Several months ago, I led a small group of my clients through a support session to help them with fears that were coming up around their creative projects. They were all nearing the finish line and feeling a lot of resistance to completing, so I thought, maybe we could all support each other in this.
Something we noticed during our session was that we all had a tendency to complicate things to the point that we felt utterly paralyzed about how to move forward. The closer we got to finishing, the more questions about what might happen when we brought our projects into the “real world” came up.
A lot of the stuckness, we found, was based on fears of what might — or might not — happen in the future, if we actually did finish the projects. What if we put them out into the world and no one noticed? What if we put them out there and offended someone close to us with our content? What if we put them out there and got criticized or booed?
All of these things, of course, are distinct possibilities when we put our work out into the world. Focusing on these possibilities can also be effective ways to distract ourselves from actually finishing our work so it can BE out there.
So we came up with this question to ask ourselves when analysis paralysis set in: What would make it easier? What would make it easier, right now?
Just asking this question, we noticed, created a feeling of relief (which good questions usually do — and most of us are not in the habit of asking ourselves good questions!).
We brainstormed a list of possibilities this question generated, and here are some of the things we came up with:
* I could, just for today, commit to staying in the present moment with my work.
* I could stay in my own business. (This comes from Byron Katie’s “three kinds of business” — my business, your business, and God’s business [you might also call this the universe’s business or simply “reality”]. As I’ve written here before, much of the time I feel stress it’s because I’m in someone else’s business. That includes worrying about how my creative work will affect others in the future. There’s a place for this concern, but it’s not while we’re creating the work.)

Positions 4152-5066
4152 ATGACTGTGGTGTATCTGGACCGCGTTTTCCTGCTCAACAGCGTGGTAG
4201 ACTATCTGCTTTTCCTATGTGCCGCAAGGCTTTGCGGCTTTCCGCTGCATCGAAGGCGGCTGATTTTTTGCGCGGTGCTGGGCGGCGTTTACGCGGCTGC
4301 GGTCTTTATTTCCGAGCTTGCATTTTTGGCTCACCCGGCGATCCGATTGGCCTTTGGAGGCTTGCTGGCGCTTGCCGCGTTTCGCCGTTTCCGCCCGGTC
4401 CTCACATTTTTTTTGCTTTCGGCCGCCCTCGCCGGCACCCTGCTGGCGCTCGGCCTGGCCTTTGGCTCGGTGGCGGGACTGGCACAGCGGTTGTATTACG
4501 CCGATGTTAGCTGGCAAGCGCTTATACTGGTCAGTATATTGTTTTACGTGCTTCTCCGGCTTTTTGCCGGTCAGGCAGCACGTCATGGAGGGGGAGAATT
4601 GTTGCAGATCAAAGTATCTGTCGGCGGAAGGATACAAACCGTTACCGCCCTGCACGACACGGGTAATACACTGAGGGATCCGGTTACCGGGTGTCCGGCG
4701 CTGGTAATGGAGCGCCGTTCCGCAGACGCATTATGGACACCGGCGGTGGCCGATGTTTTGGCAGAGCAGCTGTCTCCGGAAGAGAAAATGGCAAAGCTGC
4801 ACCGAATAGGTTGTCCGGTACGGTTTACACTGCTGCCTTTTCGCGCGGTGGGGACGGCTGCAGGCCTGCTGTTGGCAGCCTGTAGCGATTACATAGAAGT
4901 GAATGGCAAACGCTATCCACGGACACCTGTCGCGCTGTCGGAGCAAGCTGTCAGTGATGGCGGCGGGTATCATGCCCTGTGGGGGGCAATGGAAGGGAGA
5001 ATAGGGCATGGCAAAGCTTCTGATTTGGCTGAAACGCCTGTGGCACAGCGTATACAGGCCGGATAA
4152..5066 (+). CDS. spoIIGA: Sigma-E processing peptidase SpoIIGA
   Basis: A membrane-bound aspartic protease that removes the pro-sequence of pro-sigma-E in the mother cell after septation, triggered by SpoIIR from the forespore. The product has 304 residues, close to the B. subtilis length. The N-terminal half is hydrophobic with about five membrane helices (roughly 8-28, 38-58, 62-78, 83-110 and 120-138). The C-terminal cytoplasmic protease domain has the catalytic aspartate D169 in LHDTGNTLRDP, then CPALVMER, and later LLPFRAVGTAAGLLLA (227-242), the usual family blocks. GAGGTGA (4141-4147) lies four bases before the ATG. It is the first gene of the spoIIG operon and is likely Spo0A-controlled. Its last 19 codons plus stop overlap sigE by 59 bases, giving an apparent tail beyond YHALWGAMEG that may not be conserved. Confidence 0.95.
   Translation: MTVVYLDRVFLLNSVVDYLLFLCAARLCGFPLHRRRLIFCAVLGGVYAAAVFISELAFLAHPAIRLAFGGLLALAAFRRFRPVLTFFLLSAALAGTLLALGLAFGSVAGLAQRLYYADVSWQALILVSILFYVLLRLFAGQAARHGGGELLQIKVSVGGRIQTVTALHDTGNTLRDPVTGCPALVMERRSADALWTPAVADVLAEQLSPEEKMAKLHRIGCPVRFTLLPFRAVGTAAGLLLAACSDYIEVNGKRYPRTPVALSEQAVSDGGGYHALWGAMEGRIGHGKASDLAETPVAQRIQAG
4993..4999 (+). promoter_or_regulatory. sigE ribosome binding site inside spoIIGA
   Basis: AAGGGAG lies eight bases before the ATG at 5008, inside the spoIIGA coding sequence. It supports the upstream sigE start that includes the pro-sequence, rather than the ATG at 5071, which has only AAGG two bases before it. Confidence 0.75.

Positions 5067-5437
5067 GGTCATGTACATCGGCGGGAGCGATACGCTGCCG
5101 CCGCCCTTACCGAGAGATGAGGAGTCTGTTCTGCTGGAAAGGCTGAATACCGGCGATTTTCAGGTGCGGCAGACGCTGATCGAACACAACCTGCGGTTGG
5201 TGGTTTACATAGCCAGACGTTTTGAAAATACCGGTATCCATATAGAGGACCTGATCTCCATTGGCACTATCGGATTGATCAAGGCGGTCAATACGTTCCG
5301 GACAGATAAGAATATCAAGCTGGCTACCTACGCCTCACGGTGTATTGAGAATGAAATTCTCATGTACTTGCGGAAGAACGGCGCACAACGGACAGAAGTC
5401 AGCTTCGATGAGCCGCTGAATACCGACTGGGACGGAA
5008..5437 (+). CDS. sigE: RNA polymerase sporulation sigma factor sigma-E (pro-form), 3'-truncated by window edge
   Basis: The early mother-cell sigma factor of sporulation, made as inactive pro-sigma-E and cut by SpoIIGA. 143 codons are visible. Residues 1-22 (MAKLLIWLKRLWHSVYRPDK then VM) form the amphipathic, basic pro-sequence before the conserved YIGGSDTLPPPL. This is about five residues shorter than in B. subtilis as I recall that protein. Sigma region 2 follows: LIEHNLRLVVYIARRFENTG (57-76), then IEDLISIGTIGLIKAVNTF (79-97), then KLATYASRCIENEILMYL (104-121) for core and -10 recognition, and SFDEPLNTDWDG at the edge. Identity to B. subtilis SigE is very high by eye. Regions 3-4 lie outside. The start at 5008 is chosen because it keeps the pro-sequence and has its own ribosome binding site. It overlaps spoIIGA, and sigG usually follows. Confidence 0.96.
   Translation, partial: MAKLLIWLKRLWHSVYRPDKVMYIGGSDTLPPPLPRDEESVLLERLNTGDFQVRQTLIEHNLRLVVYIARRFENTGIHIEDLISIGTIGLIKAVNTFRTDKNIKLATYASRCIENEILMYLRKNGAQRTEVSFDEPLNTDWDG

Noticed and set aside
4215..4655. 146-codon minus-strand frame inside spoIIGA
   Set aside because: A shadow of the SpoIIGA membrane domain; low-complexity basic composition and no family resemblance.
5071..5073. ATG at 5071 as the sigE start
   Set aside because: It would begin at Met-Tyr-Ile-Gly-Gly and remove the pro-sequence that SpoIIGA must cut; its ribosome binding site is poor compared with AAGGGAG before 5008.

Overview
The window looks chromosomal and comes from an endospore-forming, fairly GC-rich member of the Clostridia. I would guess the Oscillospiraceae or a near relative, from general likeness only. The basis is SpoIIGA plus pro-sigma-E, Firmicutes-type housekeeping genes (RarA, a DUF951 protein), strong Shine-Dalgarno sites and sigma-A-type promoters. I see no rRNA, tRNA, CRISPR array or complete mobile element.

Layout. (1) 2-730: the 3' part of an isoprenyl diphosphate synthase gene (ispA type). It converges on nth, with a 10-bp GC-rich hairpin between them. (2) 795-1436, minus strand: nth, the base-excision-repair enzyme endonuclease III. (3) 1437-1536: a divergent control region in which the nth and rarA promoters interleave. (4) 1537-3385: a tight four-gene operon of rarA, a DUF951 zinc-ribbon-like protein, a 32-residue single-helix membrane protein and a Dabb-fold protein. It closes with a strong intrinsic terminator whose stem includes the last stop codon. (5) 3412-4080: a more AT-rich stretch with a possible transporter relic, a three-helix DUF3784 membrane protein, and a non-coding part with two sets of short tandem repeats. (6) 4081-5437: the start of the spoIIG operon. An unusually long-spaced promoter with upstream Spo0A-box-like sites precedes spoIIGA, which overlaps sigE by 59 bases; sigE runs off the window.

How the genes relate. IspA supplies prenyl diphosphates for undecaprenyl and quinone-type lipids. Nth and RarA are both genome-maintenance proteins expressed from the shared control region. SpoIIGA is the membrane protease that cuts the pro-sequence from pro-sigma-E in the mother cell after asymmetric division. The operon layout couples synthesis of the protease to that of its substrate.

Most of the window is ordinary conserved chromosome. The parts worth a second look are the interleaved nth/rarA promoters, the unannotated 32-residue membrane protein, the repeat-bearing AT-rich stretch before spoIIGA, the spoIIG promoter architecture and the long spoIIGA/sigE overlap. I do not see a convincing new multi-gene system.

* I could go to bed earlier and wake up earlier.
* I could check in with someone who helps me gain perspective when I’m stuck.
* I could drink more water. (This might sound silly and completely unrelated, but truly, dehydration can cause us to feel stuck, because water helps our physical systems move and flow. And, particularly if your system is highly sensitive, you may be susceptible to the effects of dehydration.)
* I could take more walks. (Sitting at a desk, especially if you use a computer to do your creative work, can cause you to feel sluggish and static. Moving your body shakes things up and help you shift perspective.)
* I could employ tunnel vision (in a good sense). Think of a racehorse who has blinders on so he is not distracted by what’s on either side of him — he’s only focused on the immediate few yards ahead.
* I could shift my work time to earlier (or later) in the day.
* I could work in a warmer (or cooler) room.
* I could take more frequent breaks when I work.
* I could aim for a B- rather than an A+ (this one is especially important for perfectionists, which most of my clients are). If it didn’t have to match your perfect vision, how much freer would you be to finish? Think about your favorite books, movies, music, artwork. Are they perfect, or are they inspired? There’s a big difference.
* I could, just for today, let go of the idea that I can please everyone with my work.
* I could, just for today, let go of the idea that I can please everyone in my existing audience with my new work.
These are only a few examples of what we came up with. But notice how simple most of them are. Sometimes there’s one small tweak we can make that really helps. And we noticed that the phrase “just for today” was especially helpful.
It’s very human to make things much more complicated than they are. Usually, when I find myself in the land of analysis paralysis, it simply means that I’m scared and I need some support. Notice if this might be the case for you.
What might make your current project easier — particularly if you’re getting close to finishing? I’d love to hear, in the comments.
And: If you’re stuck near the finish line and need some support in completing a large project, I’ll be forming another small, low-cost support group soon. Feel free to contact me if you’d like to be put on the list to learn more.